Alcohol is a well-known fixture of mainstream mom culture. References to “mommy-juice” and “wine-o’clock” abound, as do countless memes and videos about how alcohol takes the edge off parenting challenges.
Now, with legal cannabis increasingly available and normalized, are “cannabis moms” the new thing?
A quick search points to “yes.” Outlets ranging from The New York Times to The Guardian to Jezebel have published works by parents—mostly moms—about how they feel healthier after giving up alcohol for weed, or how cannabis helps them with pretend play and creativity. Good Morning America even featured a recent segment about an Alaskan mom who microdoses THC for the kind of pain relief that, she says, makes her a better parent. An estimated 3.5 million adults in the U.S. use medical marijuana to treat conditions such as chronic pain and insomnia—and, as any mom can attest, caring for children comes a lot easier when rested and pain-free.
So does cannabis make you a better mom?
The answer depends on a variety of factors. It’s true that cannabis releases pleasure-associated neurochemicals including anandamide and serotonin, helping the user feel more relaxed, euphoric and emotionally warm. As such, it can be a game-changer in the parent-child dynamic because raising children—no matter the age—involves a good deal of patience and repetition.
“When they are silly or raucous and I am high, I will be silly and raucous with them,” said Leah, an attorney and mother of two kids in elementary school. SN&R omitted her last name for legal purposes.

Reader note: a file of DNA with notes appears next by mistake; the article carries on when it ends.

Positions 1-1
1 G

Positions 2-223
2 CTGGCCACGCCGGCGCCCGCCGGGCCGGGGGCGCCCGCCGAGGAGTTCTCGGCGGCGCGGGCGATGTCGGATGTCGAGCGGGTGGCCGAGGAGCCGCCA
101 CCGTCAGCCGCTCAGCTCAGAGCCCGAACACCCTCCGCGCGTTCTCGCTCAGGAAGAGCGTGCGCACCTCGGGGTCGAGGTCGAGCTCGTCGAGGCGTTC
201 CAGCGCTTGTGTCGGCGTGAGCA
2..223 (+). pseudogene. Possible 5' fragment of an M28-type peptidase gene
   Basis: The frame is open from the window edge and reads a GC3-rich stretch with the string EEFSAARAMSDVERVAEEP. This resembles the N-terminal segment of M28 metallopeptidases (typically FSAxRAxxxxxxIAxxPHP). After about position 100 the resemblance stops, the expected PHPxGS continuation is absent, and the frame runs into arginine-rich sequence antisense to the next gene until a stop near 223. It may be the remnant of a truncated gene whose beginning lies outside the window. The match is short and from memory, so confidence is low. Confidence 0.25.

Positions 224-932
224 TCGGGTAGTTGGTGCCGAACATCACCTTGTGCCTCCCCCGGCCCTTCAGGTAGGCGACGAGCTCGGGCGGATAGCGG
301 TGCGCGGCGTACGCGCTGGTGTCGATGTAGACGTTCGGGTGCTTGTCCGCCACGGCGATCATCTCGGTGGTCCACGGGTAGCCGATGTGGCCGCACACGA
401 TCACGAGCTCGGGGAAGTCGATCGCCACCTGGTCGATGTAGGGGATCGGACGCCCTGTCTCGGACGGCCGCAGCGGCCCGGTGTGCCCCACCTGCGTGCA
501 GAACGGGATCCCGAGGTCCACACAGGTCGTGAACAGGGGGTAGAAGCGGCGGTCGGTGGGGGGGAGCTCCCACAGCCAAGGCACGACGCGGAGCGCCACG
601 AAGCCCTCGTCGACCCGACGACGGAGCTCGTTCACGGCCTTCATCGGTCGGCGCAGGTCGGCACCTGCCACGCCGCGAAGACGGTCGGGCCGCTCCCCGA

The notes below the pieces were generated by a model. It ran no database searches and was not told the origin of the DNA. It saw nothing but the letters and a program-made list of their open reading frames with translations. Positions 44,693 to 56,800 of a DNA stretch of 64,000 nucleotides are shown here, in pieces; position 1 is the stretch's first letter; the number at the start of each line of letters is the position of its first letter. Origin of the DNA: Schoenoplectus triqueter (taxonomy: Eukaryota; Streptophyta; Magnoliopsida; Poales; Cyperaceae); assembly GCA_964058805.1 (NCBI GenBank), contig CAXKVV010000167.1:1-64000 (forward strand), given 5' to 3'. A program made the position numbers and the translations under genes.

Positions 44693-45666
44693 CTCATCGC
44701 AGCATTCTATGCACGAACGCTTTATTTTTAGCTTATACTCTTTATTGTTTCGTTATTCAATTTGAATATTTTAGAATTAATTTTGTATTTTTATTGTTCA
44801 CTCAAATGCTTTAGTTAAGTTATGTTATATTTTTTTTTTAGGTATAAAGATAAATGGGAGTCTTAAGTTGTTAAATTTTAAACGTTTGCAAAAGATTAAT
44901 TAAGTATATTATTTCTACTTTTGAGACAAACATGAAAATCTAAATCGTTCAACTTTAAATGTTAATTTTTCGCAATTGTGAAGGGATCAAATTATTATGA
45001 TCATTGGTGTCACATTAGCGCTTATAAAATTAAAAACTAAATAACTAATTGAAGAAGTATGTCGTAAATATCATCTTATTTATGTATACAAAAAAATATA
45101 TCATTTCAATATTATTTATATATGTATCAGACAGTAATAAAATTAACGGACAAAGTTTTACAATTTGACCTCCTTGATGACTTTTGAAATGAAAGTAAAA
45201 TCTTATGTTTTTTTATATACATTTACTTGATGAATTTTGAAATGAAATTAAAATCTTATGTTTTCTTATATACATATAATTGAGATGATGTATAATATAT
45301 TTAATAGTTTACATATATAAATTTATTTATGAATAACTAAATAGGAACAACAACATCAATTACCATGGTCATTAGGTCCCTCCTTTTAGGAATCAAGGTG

Indeed, a key ingredient to many parents’ enjoyment of cannabis is the ability to feel deeply into a moment with their children and to just be—present and unburdened by tasks and to-dos.
Amber Morelli of Sacramento, who has a teenage son, says that vaping THC at the end of the day helped her decompress from a particularly stressful job overseeing more than 200 employees as a performance manager at a call center. She went outside before dinner, hit her vape pen a couple of times and felt immediately calmer.
“I wasn’t angry anymore,” she said. “I wasn’t pissed off. I wasn’t bitching about work. I could just focus on my family.”
Does cannabis negatively affect parenting? Carl Hart is a professor of psychology at Columbia University and a substance abuse expert who has authored over 60 peer-reviewed articles on drug use, addiction and treatment. He’s conducted research on the cognitive functioning of cannabis users and co-wrote the textbook Drugs, Society & Human Behavior (McGraw-Hill, 2014).
Hart presented an affidavit in New York’s Family Court asserting that recreational cannabis use does not compromise one’s parenting ability. In his research, Hart found that subjects under the moderate influence of cannabis are able to respond appropriately to social situations and emergencies. In other words, yes—you can smoke weed and parent well.
Of course, responsible use is key here. If you’re new to cannabis, an alcohol analogy helps illustrate the point: using cannabis responsibly is like having a glass of wine with dinner—not the entire bottle. To that end, here are a few tips:
Microdose—even if you’re a seasoned enthusiast, try taking one puff of your favorite chill strain or consuming a low-dose edible. If possible, you’ll also want to consider the terpene content of your flower or vape oil because terpenes influence the mood of the high. While you may want to relax, you’ll definitely want to avoid “couch-lock” when spending time with kids. Be aware, too, that your mood will affect the endocannabinoid system’s response. If you’re reaching for cannabis to channel your patient and fun side while parenting, it’s ideal to take a few minutes for self-care practices such as yoga, mindfulness, journaling or walking to start the mental shift before consuming. And last, be sure to buy your product on the regulated market because it’s safer.